While on the bench of the Supreme Court of Canada, Mr. Estey was known as one of the friendliest and most approachable members of the Court. He liked most sports and often discussed the latest scores with messengers and elevator operators in the Supreme Court building.
Among Mr. Estey’s contributions to Canadian jurisprudence were his judgments relating to the Torrens land title system in Western Canada. One such case was the Turta case.
The Chief Justice at that time, Rinfret C.J.C., had written a judgment and circulated it among the other members of the bench. After reviewing it Mr. Estey became quite concerned. He went to Rinfret and said “if this goes out I am afraid that it is going to upset the whole Torrens system”. Clarence Estey recalled that Rinfret’s only response was for Mr. Estey to write a judgment of his own if he was so unhappy with Rinfret’s. Estey did and in the end, it was Estey’s decision that became the majority judgment.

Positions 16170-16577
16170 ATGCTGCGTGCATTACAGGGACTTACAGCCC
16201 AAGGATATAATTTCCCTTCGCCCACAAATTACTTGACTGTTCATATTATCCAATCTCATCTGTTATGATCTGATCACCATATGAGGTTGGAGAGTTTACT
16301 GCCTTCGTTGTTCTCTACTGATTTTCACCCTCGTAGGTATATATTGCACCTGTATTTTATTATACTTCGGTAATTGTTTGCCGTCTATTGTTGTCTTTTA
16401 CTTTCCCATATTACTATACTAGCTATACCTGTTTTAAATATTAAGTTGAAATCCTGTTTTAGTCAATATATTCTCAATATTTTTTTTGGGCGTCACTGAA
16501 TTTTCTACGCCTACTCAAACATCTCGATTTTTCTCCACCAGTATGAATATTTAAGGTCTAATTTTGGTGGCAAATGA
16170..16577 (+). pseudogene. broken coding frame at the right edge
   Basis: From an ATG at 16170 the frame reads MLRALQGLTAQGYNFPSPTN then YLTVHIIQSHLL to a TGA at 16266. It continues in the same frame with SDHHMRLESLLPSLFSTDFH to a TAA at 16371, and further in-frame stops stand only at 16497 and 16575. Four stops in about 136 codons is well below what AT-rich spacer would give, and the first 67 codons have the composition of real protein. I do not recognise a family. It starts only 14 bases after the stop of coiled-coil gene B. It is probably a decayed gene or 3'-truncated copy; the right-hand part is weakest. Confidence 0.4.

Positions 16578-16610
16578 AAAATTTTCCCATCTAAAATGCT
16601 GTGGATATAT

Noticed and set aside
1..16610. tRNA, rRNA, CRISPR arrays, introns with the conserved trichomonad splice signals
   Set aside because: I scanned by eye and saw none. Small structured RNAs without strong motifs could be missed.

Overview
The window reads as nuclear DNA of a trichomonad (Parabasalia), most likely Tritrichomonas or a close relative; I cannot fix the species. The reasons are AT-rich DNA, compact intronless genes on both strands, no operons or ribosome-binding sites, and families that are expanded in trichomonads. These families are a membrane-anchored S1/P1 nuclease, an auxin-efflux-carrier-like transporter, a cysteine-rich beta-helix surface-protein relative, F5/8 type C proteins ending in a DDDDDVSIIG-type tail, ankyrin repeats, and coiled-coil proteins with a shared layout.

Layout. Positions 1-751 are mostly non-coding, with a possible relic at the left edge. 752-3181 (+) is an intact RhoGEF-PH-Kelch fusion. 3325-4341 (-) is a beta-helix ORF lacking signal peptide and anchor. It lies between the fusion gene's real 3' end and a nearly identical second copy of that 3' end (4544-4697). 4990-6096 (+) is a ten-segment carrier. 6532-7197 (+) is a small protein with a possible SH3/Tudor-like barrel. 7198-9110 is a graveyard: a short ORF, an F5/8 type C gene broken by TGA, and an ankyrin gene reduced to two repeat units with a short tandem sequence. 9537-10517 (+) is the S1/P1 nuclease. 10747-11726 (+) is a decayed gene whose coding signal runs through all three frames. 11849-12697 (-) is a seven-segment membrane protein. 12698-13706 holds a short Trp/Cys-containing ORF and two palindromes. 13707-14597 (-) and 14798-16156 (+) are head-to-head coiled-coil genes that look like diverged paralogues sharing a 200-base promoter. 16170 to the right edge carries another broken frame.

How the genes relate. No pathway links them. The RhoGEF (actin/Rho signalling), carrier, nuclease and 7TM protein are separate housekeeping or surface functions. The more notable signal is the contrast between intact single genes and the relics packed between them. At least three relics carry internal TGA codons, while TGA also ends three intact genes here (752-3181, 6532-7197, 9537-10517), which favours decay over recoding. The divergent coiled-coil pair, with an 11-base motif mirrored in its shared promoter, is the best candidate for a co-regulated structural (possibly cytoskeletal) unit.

Mr. Estey wrote a concurring judgment in this case. The case creates a precedent which allows bus lines such as Greyhound to operate interprovincially and internationally without coming under the licensing authority of each province. Clarence Estey recalled this case as another important contribution his father made while on the bench.
Mr. Estey died January 22, 1956 in Ottawa. An impressive funeral and burial were held in Saskatoon. His legacy was not forgotten, however. Justice J.W. Estey left two bright and industrious legal minds in his two sons Clarence and Willard (Bud) Estey, both of whom became judges, Willard Estey eventually making it to the Supreme Court of Canada.